LOYAL friends who rallied round to save a rare habitat from being destroyed are urging people to enjoy its beauty.
Lenzie Moss could have been lost forever – drained and used as a site for housing – had it not been for local campaigners who fought to keep it safe.
The Friends of Lenzie Moss successfully fended off housing plans and two public enquiries in the 1990s – eventually securing its status as a Local Nature Reserve in 2009.
Now, with the focus changing from campaigning to promotion, the Friends have set up a conservation volunteers’ group.
You can join them next Tuesday, August 2, for a ‘Creepy Crawlies and Conservation’ event between 1pm and 2.30pm.
Adults will be able to get their hands dirty with a taster in practical conservation work, while children have a fun time hunting for mini-beasts nearby with a countryside ranger.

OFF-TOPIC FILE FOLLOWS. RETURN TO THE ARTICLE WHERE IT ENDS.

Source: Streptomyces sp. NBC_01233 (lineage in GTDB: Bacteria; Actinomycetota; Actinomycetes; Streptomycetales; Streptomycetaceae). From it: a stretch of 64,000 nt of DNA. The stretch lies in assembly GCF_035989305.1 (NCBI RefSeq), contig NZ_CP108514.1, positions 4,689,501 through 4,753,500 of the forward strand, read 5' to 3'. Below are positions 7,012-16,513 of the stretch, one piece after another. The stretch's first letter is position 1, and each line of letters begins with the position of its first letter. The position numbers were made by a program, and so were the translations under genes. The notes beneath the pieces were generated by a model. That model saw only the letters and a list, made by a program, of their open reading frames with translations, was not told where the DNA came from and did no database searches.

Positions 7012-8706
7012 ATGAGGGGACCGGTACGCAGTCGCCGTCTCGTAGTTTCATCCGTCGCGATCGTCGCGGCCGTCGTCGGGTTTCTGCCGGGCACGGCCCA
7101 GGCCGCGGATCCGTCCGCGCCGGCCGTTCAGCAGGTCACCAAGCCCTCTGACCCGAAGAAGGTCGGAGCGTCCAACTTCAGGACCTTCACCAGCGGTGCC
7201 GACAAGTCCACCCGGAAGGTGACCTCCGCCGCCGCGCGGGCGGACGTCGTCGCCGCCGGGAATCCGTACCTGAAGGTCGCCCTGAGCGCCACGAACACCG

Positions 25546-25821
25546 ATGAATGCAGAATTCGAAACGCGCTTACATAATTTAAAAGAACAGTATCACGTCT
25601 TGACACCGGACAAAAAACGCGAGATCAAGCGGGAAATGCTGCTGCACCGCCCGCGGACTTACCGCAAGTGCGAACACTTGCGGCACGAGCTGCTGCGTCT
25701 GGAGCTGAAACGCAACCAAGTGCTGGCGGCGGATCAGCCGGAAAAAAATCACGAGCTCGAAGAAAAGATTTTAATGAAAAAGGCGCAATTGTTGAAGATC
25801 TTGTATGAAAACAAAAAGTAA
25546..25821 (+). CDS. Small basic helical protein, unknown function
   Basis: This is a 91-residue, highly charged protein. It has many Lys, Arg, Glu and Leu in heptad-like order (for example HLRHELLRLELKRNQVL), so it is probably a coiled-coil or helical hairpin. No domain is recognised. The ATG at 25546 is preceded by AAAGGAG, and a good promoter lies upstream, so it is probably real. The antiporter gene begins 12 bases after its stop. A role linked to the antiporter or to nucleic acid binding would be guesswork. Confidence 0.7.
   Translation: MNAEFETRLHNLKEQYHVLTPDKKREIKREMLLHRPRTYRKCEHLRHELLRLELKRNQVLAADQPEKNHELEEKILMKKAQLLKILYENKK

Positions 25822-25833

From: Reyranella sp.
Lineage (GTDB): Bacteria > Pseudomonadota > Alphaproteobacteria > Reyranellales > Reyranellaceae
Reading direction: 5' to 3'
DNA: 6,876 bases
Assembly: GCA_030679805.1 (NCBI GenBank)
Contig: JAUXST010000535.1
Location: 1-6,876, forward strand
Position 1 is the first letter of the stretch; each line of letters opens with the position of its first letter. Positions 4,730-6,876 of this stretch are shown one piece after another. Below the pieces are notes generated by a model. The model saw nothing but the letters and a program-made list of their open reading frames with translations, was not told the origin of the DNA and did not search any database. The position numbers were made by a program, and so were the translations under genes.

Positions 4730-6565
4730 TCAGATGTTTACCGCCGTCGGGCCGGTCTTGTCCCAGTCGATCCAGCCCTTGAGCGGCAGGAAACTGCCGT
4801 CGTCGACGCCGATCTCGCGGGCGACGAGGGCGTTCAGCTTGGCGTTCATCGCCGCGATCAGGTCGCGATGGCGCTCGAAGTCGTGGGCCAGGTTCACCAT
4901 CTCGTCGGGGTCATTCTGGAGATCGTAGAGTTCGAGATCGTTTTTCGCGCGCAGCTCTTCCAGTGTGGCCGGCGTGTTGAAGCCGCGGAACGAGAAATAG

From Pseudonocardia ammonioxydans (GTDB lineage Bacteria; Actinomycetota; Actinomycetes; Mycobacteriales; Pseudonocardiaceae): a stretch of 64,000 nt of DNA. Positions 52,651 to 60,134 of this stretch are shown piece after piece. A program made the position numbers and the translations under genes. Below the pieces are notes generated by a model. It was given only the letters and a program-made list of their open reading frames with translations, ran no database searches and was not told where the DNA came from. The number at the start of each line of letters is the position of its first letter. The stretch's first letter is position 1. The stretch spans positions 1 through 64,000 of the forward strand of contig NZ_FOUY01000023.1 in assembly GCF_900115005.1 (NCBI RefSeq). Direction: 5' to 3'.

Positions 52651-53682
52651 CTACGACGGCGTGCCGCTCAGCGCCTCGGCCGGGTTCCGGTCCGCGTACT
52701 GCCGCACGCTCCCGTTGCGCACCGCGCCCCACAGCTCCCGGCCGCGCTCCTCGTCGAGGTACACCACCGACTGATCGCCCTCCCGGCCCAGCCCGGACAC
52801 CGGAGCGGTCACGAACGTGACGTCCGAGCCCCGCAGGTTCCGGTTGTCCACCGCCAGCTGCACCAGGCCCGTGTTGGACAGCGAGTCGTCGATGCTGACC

The principal feature of the Moss is the raised peat bog – one of the few still remaining in central Scotland, making it a rare habitat of international significance.
However, conservation work is needed to keep birch woodland – and excessive draining – from lowering the water levels, affecting rare plants, organisms and wildlife.
The Moss covers around 40 hectares and has a history going back thousands of years, to the end of the last ice age.
Paul Dudman, chairman of the Friends of Lenzie Moss, said: “We need more people to help.
“Although most of the conservation work is a winter activity, we hold this event in the summer holidays to attract families.”
The group has already made a big impact clearing birch from the Moss and you are invited to see for yourself next Tuesday, August 2.
Meet at the Moss end of Lenzie Railway Station car park and follow the signs. Children must be accompanied by an adult. Wear clothes you don’t mind getting dirty and take stout footwear/wellies.